The team then found that deactivating SOX9 a week after injury promoted kidney recovery. Investigators observed the same process in patient databases from collaborating institutions in Switzerland and Belgium. “We could see that by Day 7, human patients with transplanted kidneys that were slow to begin working also activated SOX9,” Kumar said. “And in our collaborators’ database, we were able to distinguish that patients who had sustained SOX9 activation had lower kidney function and more scarring than those who did not. Human kidneys with cells that maintained SOX9 were also enriched with Wnts and showed increased fibrosis.”

These discoveries provide targets for drug development, as well as for noninvasive biomarker discovery permitting diagnosis of kidney fibrosis through the urine, Kumar suggested. Currently, the only available test for kidney fibrosis is a biopsy, which carries many risks.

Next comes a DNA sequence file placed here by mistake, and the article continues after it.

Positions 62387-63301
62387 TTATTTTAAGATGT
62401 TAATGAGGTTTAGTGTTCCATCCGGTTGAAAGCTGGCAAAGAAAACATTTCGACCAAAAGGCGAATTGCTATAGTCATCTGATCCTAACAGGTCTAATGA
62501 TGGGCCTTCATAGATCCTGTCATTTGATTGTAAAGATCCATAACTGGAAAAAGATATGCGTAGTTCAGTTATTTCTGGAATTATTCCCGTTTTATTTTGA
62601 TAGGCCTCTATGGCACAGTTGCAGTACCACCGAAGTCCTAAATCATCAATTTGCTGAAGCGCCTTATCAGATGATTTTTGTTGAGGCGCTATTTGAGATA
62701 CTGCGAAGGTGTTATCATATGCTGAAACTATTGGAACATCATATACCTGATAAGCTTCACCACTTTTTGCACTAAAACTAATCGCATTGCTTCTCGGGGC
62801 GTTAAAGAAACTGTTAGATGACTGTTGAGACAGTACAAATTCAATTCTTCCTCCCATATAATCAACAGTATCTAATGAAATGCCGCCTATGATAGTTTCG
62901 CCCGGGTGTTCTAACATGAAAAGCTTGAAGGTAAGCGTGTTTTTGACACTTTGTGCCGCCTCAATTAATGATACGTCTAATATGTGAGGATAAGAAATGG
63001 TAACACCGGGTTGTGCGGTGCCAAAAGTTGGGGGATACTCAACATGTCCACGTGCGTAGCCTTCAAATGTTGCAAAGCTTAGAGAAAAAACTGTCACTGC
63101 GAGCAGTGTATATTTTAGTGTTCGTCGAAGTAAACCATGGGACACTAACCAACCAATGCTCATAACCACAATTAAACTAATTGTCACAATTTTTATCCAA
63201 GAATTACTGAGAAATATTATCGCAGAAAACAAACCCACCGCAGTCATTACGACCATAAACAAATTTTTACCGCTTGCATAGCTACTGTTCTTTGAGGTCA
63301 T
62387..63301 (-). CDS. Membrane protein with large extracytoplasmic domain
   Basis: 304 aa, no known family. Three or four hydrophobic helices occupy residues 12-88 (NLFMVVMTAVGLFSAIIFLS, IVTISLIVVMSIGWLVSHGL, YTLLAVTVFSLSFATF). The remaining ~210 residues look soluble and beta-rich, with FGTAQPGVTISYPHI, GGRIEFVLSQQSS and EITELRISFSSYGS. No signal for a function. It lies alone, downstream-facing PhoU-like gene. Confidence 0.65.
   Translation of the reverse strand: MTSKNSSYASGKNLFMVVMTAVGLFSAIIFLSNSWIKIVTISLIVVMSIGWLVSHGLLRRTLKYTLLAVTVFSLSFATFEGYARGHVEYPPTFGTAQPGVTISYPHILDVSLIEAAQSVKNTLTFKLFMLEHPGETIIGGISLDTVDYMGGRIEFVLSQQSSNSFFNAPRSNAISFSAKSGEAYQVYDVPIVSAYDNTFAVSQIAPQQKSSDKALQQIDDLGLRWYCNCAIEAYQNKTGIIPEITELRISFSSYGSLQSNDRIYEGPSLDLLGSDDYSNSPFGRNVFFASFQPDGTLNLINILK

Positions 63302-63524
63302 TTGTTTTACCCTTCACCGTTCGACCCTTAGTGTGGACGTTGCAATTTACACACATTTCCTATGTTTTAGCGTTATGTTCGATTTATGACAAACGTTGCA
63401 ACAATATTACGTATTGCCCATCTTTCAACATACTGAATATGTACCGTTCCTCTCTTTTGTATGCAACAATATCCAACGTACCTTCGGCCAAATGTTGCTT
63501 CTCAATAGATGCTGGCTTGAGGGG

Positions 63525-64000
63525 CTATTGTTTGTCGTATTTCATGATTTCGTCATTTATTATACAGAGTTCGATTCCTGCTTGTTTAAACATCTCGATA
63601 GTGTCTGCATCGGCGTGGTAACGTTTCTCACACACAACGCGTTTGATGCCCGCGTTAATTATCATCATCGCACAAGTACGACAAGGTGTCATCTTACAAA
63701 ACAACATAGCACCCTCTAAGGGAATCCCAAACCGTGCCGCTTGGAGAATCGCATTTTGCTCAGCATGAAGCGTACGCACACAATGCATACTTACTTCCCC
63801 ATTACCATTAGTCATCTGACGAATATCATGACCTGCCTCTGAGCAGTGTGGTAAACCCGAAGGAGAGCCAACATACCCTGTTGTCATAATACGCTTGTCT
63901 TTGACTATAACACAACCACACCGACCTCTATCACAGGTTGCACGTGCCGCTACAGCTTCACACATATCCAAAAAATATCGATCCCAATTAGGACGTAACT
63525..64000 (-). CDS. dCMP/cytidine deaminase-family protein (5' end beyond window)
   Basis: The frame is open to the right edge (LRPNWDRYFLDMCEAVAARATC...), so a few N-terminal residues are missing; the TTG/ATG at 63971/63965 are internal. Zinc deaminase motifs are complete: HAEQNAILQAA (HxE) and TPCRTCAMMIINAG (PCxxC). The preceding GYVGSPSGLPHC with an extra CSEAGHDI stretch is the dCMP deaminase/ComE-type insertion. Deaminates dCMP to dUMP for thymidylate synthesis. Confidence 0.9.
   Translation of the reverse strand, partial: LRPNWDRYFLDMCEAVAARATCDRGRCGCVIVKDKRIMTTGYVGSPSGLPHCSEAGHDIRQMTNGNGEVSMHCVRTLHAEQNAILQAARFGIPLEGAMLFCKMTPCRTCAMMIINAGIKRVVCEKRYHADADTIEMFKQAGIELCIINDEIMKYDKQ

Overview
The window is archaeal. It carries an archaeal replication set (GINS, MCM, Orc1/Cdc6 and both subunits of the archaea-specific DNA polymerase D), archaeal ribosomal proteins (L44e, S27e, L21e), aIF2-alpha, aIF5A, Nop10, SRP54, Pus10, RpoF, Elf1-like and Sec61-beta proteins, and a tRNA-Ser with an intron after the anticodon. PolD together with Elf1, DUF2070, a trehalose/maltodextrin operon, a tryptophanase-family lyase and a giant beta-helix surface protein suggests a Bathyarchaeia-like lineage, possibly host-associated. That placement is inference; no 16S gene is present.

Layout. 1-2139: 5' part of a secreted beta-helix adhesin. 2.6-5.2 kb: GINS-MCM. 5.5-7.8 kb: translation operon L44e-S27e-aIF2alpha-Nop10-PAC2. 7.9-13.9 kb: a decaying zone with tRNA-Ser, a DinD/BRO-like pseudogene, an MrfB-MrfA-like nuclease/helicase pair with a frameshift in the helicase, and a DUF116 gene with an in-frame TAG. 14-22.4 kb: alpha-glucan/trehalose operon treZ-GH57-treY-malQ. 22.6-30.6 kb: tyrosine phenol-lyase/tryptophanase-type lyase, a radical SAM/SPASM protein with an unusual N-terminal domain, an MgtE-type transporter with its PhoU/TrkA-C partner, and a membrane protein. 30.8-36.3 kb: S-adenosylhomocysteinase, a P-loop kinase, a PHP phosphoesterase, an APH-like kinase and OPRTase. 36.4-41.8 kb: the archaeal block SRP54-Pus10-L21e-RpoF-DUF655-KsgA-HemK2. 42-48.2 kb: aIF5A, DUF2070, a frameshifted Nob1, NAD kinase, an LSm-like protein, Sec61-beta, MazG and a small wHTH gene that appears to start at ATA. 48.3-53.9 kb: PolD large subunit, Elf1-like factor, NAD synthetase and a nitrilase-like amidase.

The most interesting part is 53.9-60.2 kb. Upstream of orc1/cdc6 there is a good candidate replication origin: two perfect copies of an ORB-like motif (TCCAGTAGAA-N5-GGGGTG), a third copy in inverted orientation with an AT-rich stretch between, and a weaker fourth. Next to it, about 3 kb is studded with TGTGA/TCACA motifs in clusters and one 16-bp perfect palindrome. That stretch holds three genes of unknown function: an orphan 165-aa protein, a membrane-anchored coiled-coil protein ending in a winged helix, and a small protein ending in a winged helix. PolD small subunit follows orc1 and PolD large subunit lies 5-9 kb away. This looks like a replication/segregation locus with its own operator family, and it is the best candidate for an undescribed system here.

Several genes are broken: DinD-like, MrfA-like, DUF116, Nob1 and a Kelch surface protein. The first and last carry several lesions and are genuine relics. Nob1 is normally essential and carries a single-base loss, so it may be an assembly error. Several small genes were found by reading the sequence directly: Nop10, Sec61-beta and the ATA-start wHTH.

The findings could also lead to new treatment options for patients, the researchers suggested. And while, “… a pharmacological approach to perturb the identified pathway remains unidentified,” they noted in their paper, “…our findings lay the ground for drug discovery and precise cell-state–specific genetic perturbation strategies to retard fibrosis.” Added coo-author Clive Svendsen, PhD, executive director of the Board of Governors Regenerative Medicine Institute at Cedars-Sinai, “These findings help us understand for the first time how the kidney’s response to injury sometimes leads to fibrosis. Future work along these lines could also advance our understanding of fibrosis in the heart, lungs and liver.”

Added Paul Noble, MD, chair of the department of medicine and director of the Women’s Guild Lung Institute at Cedars-Sinai and a co-author of the study, “Elucidating the mechanisms of scarless healing versus fibrosis has eluded investigators for decades and has implications beyond the kidney, including for certain cancers.”